Profile Image for Stacy.
1,004 reviews91 followers
November 7, 2016
I have always loved Maeve Binchy's stories; she's such a marvelous storyteller. This book, set in a small Irish country village, follows a group of school children, from childhood through to parenthood. Their lives are entertwined, like many in small towns, but each of their stories hold secrets. The book was set from the 50's and ended in the 70's, and gives a good picture of life at that time in rural Ireland. The school that had seen generations of children walk through its doors, to carve their names on the giant beech it sat under, had stories to tell of its own, if it could only talk. Each chapter focused on one of the characters, and the tale was told from his/her perspective. This will be a reread for me.
101 reviews1 follower
September 2, 2012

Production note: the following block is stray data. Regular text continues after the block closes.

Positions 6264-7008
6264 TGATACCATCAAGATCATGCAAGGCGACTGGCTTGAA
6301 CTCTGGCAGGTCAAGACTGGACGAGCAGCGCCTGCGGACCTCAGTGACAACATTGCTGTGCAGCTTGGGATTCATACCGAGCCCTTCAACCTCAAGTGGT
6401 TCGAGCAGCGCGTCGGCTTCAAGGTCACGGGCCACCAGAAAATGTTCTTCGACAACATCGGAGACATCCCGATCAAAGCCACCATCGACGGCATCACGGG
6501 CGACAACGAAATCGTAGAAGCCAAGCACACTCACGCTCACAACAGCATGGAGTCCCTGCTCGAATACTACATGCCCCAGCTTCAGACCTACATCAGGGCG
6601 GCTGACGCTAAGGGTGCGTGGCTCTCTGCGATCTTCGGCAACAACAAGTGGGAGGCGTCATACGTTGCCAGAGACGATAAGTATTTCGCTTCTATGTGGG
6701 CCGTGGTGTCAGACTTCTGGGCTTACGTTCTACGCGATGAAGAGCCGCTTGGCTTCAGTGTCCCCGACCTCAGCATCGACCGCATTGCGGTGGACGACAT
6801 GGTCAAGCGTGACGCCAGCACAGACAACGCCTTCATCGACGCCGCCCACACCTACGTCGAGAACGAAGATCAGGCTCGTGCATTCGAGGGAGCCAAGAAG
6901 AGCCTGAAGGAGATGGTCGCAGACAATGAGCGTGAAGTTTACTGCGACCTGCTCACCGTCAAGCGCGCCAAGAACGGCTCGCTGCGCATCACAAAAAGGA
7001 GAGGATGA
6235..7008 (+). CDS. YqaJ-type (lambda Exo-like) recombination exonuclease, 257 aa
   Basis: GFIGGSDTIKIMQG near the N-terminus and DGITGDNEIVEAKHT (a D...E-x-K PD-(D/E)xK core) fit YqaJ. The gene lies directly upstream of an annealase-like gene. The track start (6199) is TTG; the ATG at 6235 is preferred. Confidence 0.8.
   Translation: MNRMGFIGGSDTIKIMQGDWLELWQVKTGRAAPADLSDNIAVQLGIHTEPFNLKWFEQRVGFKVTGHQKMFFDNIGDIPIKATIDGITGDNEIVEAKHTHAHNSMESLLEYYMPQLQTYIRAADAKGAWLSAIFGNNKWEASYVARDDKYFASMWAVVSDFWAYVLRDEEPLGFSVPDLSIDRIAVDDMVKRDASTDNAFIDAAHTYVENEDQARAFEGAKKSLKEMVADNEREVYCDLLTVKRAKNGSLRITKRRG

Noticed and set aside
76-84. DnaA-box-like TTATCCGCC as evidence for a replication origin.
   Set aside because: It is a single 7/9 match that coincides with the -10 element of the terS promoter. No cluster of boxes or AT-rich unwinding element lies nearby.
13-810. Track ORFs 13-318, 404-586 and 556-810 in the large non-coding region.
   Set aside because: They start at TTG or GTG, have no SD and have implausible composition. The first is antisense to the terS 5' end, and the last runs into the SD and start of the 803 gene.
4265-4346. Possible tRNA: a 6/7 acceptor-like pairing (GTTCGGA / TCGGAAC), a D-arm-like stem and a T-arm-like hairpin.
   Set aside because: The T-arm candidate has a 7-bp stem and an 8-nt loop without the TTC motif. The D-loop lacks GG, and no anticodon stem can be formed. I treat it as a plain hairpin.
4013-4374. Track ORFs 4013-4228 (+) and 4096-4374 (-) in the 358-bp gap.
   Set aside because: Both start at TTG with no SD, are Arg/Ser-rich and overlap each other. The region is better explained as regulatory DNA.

One evening I went to visit with a neighbor who had just returned from another neighbor's house with 2 books and this was one of them. I mentioned that I loved Maeve Binchy and was sadden by her passing. My neighbor asked if I would like to borrow the book as she had the other book to read as well and I gratefully snatched it out of her hands. At 400+ pages, I wasn't sure how long it would take me to finish it--especially since I had a few library books that were due back soon. The next day my husband had business up in Seattle, so after dropping my son off at work I sat down and started reading "just for a few minutes"... Maeve had me at page one and I had the most delightful day in Ireland while sitting in my favorite chair (with moments of real life thrown in to pick my son up from work and to fix dinner). I finished the book at 11 pm with mixed emotions because I knew the next day would be very lonely indeed without these wonderful characters in my life for another day. As with all the books I have read by Ms Binchy, there is incredible sadness, but they end with a wonderful feeling of hope and happiness!